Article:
We have been eperiencing random, drastic drops in download sppeds over the past few months. "Normal" speeds are usually around 250Mbps. When these drops occur, speeds go down anywhere from 0-2mbps. The network may stay stable for a day, a few days, sometimes up to a week, it really is random.
Arris SB8200 (wall outlet to splitter; one split to SB8200, one split to TiVo)
Google Nest WiFi router (ethernet cable from SB8200 to router)
SB8200 Upstream Bonded Channels:
Channel 1; power 54.0 dBmV
Channel 2; power 54.0 dBmV
Channel 3; power 52.0 dBmV
Channel 4; power 52.0 dBmV
The first two channels appear to be in spec with Arris' documentation. Channels 3 & 4 should top out at 51.0 dBmV according to Arris. I'm not sure what the levels should be with Xfinity, or if that even could make a difference.
Any help would be greatly appreciated.
The upstream power is too high / out of spec. That can cause random disconnects, spontaneous re-booting of the modem, speed, packet loss, latency problems, and the un-bonding of channels.
In a self troubleshooting effort to try to obtain better connectivity / more wiggle room, check to see if there are there any excess/unneeded coax cable splitters in the line leading to the modem that can be eliminated/re-configured. Any splitters that remain should be high quality and cable rated for 5-1002 MHz, bi-directional, and no gold colored garbage types like GE, RadioShack, RCA, Philips, Leviton, Magnavox, and Rocketfish from big box stores like Home Depot, Lowes, Target, Wal-Mart etc. Splitters should be swapped with known to be good / new ones to test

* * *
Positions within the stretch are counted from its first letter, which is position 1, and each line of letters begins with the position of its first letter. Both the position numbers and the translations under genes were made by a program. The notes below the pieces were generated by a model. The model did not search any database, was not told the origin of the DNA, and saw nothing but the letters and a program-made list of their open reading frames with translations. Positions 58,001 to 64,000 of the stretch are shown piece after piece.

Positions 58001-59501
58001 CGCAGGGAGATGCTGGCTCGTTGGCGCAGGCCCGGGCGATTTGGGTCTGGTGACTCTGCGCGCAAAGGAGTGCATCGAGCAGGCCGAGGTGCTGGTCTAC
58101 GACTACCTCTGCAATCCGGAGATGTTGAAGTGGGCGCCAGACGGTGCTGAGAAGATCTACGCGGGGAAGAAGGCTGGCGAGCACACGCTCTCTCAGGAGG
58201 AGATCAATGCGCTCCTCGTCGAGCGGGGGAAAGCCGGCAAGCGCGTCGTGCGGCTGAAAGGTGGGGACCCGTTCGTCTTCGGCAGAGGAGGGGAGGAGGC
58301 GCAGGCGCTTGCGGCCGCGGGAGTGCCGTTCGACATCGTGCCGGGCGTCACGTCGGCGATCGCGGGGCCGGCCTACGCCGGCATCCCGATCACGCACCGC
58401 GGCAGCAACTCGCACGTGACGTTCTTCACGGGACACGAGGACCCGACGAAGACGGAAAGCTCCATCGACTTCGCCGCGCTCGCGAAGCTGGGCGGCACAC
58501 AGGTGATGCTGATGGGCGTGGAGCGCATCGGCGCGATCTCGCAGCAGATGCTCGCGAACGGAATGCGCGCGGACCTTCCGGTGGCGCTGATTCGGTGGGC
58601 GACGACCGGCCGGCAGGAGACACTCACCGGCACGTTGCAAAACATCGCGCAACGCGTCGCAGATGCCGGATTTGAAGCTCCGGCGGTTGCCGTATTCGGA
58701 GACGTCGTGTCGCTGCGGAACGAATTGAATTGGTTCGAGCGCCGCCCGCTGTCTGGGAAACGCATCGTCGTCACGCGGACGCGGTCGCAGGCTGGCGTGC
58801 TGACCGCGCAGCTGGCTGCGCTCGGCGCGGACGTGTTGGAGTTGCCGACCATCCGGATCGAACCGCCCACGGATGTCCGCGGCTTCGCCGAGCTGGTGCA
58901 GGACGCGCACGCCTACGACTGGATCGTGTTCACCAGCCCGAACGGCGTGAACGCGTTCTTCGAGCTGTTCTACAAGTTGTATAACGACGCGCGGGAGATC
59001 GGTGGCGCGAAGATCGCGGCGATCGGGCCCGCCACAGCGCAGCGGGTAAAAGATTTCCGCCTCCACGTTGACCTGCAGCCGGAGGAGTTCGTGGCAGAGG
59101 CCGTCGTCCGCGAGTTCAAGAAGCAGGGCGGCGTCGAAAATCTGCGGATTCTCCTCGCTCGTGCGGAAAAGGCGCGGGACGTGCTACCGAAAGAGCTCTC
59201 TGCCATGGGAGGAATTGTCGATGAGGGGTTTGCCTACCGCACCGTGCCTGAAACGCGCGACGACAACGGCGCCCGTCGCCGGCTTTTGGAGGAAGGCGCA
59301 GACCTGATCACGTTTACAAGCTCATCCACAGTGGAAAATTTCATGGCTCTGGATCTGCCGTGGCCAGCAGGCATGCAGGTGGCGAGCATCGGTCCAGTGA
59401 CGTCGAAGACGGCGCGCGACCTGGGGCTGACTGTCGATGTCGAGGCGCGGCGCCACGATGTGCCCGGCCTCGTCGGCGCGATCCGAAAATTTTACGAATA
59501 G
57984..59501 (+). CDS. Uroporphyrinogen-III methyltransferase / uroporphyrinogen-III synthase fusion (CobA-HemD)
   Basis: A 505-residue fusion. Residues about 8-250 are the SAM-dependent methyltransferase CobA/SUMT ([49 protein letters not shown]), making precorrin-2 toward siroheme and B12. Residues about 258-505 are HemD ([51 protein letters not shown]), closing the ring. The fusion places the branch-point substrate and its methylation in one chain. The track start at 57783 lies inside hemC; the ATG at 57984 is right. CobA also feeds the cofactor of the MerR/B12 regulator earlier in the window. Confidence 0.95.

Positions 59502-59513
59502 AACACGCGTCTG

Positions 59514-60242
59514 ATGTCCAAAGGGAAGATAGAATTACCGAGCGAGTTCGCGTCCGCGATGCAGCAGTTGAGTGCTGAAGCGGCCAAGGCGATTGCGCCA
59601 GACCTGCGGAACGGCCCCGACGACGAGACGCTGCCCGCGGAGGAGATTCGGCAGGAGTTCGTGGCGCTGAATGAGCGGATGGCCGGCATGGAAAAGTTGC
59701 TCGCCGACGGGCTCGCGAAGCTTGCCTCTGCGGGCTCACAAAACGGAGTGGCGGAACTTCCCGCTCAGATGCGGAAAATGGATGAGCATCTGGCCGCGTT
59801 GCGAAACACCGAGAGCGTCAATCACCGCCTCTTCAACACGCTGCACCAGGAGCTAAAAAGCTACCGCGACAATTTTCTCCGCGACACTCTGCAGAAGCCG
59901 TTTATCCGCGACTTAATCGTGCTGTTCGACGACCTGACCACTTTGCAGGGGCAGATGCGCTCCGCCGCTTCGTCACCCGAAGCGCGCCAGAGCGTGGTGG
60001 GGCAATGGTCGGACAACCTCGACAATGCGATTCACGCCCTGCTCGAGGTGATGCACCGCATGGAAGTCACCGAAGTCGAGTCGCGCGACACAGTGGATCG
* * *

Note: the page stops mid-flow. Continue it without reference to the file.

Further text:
If there aren't any unneeded splitters that can be eliminated and if your coax wiring setup can't be reconfigured so that there is a single two way splitter connected directly off of the drop from the street/pole with one port feeding the modem and the other port feeding the rest of the house/equipment with additional splits as needed, and you've checked all the wiring and fittings for integrity and tightness and refresh them by taking them apart then check for and clean off any corrosion / oxidation on the center wire and put them back together again, then perhaps it's best to book a tech visit to investigate and correct.
Good luck with it !
The technician found 3 issues.
#1 Line drop (replaced)
#2 Splitters in the box mounted to the house (removed)
#3 Non-Xfinity splitter at the cable entry point in the house (replaced)
The first post in this thread I listed the upstream power levels of our Arris SB8200. Numbers from, I believe 55dBvM to 51dBvM. After yesterday's technician stop, here are those upstream power levels. Needless to say, our network has been stable so far. Well, I guess I'm not allowed to post a pic, but those power levels are 41dBmV to 38dBmV.
I hope this helps someone.
Thanks again EG
Much better !! Happy surfing !!